CSL Announces Partnership with Thermo Fisher Scientific
Global biotechnology firm, CSL, has entered into an agreement with its long-term partner, Thermo Fisher Scientific. The partnership will allow Thermo Fisher, to lease CSL’s biotech manufacturing site that is currently undergoing construction works in Switzerland. The decision to lease its facility was well-thought-out by CSL who, following a strategic review, aims to capitalise the abilities of the Lengnau facility when completed next year. CSL has previously commenced construction in 2015 with the intention of fulfilling the commercial production of three next-generation recombinant products.
Chief Operating Officer Paul McKenzie believes that the decision will aid the process of transforming CSL’s supply chain in ensuring the company continues to operate at its most optimal level. The partnership will also provide CSL with access to a broader range of skills and capabilities provided by Thermo Scientific, whose expertise surrounds the pharmaceutical industry. Specifically, Thermo Fisher will assist CSL’s biologics portfolio by taking charge of the production side of operations and overseeing contract manufacturing services such as fill-and-finish and packaging for several CSL products. More broadly speaking, both firms are no strangers to each other. Thermo Fisher has been a crucial supplier of third-party services to CSL, including laboratory supplies and instruments, cell culture growth media and single-use technologies.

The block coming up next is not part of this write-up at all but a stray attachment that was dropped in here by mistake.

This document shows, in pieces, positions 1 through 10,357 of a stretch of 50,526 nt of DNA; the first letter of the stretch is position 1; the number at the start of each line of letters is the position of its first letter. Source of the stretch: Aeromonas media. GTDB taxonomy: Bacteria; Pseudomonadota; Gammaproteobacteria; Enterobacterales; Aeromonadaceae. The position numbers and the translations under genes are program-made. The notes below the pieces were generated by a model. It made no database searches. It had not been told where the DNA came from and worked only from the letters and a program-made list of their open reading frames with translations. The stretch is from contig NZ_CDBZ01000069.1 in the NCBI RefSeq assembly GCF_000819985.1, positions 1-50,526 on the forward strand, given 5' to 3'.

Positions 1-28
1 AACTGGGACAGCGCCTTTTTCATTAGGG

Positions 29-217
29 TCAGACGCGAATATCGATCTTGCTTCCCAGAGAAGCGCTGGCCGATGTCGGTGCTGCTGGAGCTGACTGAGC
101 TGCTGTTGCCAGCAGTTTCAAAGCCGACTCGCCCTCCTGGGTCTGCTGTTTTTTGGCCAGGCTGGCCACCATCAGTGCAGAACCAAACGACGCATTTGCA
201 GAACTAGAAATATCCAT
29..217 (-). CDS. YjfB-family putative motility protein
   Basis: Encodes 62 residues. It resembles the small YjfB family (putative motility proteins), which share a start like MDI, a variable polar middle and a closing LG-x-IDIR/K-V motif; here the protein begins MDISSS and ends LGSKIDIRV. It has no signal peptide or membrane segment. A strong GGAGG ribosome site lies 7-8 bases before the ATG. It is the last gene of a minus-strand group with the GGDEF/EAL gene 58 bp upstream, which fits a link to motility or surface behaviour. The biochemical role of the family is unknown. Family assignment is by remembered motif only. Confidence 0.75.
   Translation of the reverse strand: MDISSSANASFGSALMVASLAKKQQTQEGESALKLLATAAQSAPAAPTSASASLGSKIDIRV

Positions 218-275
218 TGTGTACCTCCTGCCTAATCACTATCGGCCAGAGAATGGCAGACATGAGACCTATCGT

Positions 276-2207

As global movement restrictions start to ease, the race towards the successful development of a coronavirus vaccine intensifies. Presently, there are more than 100 coronavirus vaccines in the pipeline with slightly more than one-tenth who have now made it to human trials thus far. Likewise, CSL intends to develop a COVID-19 vaccine upon confirmation that it will back any distributor to secure a sufficient quantity of vaccines for Australians.
CSL is working closely with the University of Queensland (UQ) in a bid to manufacture a protein-based vaccine. The firm’s vaccine division, Seqirus, has provided UQ with access to adjuvant, otherwise known as MF59. Specifically, the substance is included in the vaccine to boost immune response and will be made available to UQ as other potential vaccines. The firm’s chief medical officer, Charmaine Gittleson further reinforced CSL’s position to open up its Broadmeadows factory in Victoria should local scientists succeed in manufacturing a feasible vaccine.
More broadly speaking, the positive sentiment was shared by Citi on 28 May 2020. The broker upgraded its recommendation to a buy, with a target price of $334.00. This is because it believes that CSL should experience little financial implications in the case if a competitor wins the race towards developing a successful product.
Yet, this is not the only initiative that CSL is working on. Back in April, CSL has also announced that it will be working with Japan’s Takeda Pharmaceutical to develop a potential therapy to be used in the treatment of COVID-19. Moving forward, while it remains uncertain if CSL’s plasma collection division will affect the firm’s financial performance, CSL is certainly in a good position as it has successfully priced a USD750 million private placement.
By Caroline Wong
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